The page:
One major drug manufacturer submitted to the demands of a watchdog group in hopes to deter them from a lawsuit claiming the drugmaker was falsely advertising their products can help prevent breast and colon cancer.
According to ABC news, Pfizer has agreed to remove the “breast health” and “colon health” claims from the labels of its widely used Centrum multivitamin supplements, even though they disagree with the complaints lodged by the nonprofit Center for Science in the Public Interest (CSPI).
The center sent a lengthy letter to Pfizer Chief Executive Ian Read in April alleging that separate Centrum products carried deceptive claims on their labels – that they support “energy and immunity,” “heart health“, “eye health,” “breast health, “bone health” and “colon health.”
The group threatened to sue Pfizer, insisting “those claims of breast and colon health implied that the supplements would prevent breast and colon cancer — disease prevention claims that supplement manufacturers can’t legally make,” CSPI said in a press release, unless the claims were stripped from labels of the products.
Pfizer has agreed to remove the claims related to breast health and colon health from some Centrum product labels over the next six months and to withdraw them from websites and advertising within 30 days, and to modify language relating to heart health and energy.
“The company disagrees with CSPI’s concerns, but has agreed to make these changes in order to fully resolve the issues raised by the organization,” Pfizer said in a statement.
A company spokesperson declined to elaborate when asked about the scientific basis for the various health claims.
Labels for Centrum Ultra Women’s and Centrum Silver Women’s multivitamin supplements stated that those products supported “breast health.” Likewise, labels for Centrum Ultra Men’s and Centrum Silver Ultra Men’s supplements claimed to support “colon health.”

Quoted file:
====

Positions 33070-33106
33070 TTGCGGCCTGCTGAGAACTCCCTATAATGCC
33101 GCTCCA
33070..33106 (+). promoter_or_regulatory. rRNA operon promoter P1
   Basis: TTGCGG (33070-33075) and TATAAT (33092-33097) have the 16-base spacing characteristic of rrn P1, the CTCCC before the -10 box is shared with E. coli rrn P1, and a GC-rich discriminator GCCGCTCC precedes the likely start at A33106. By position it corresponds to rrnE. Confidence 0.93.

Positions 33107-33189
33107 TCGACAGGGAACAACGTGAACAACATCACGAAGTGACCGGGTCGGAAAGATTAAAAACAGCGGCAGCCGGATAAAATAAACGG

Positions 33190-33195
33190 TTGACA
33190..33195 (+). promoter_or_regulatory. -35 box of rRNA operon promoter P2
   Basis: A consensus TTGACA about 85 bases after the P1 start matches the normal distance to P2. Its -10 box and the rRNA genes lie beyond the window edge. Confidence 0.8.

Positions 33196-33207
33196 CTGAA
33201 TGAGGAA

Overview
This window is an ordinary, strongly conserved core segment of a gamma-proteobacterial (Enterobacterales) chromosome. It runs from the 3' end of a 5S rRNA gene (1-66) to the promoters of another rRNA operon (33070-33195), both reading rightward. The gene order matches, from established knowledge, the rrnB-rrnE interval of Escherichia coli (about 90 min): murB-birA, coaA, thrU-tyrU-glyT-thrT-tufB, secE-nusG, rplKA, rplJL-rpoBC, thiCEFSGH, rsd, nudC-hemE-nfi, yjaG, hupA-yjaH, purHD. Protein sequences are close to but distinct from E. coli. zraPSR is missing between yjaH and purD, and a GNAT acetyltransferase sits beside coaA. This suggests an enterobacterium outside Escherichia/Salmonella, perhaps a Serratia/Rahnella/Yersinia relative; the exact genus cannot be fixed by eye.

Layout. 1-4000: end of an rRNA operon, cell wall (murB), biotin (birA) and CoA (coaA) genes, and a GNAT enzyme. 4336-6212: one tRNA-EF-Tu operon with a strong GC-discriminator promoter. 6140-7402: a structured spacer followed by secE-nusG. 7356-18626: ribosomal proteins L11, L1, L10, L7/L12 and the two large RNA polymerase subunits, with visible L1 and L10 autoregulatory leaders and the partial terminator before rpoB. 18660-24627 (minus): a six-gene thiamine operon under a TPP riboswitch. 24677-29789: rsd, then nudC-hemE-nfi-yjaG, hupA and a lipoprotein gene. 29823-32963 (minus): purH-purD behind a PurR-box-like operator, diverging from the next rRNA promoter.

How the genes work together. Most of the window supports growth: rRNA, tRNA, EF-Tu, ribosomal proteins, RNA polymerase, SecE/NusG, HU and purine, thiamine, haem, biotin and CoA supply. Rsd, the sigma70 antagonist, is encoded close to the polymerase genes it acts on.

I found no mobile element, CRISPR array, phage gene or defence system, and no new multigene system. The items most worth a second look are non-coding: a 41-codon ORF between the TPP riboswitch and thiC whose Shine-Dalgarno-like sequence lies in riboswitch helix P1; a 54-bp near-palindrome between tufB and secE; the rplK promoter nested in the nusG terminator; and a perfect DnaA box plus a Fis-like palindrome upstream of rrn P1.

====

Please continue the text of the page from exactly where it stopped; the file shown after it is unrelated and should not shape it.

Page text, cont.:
The group said Pfizer partly based the breast and colon claims on the presence of vitamin D in the products, despite inconsistent or inconclusive evidence of vitamin D’s protective role against breast and colon cancer.
Various other Centrum products will continue to claim they foster bone health and eye health, despite CSPI’s earlier objections to the claims.
“A settlement is, by its nature, something where neither side gets all it wants,” said Stephen Gardner, director of litigation for the center. “Once Pfizer agreed to drop the breast and colon cancer claims, we felt that that was too important to let things fall apart over eye and bone health.”
Gardner said the vitamin claims might be interpreted as helping the structure of bone and eyes, a stronger argument than preventing complications.
For Centrum products claiming “heart health,” labels and advertising will now note they are “not a replacement for cholesterol-lowering drugs.” For products promoting “energy,” language will be added to show they do not directly provide an energy boost, but instead support metabolic function, the consumer group said.
Many other companies continue to make unsubstantiated health claims for supplements, Gardner said.
“It’s a tremendous problem. The supplement companies want consumers to buy their supplements instead of FDA-approved actual drugs. So they make claims of disease prevention.”
“For many consumers, a daily multivitamin is an expensive insurance policy to make sure that one’s getting the recommended daily amounts of important vitamins and minerals,” said Gardner.
“But supplement manufacturers must not mislead consumers into thinking that these pills will help ward off cancer.”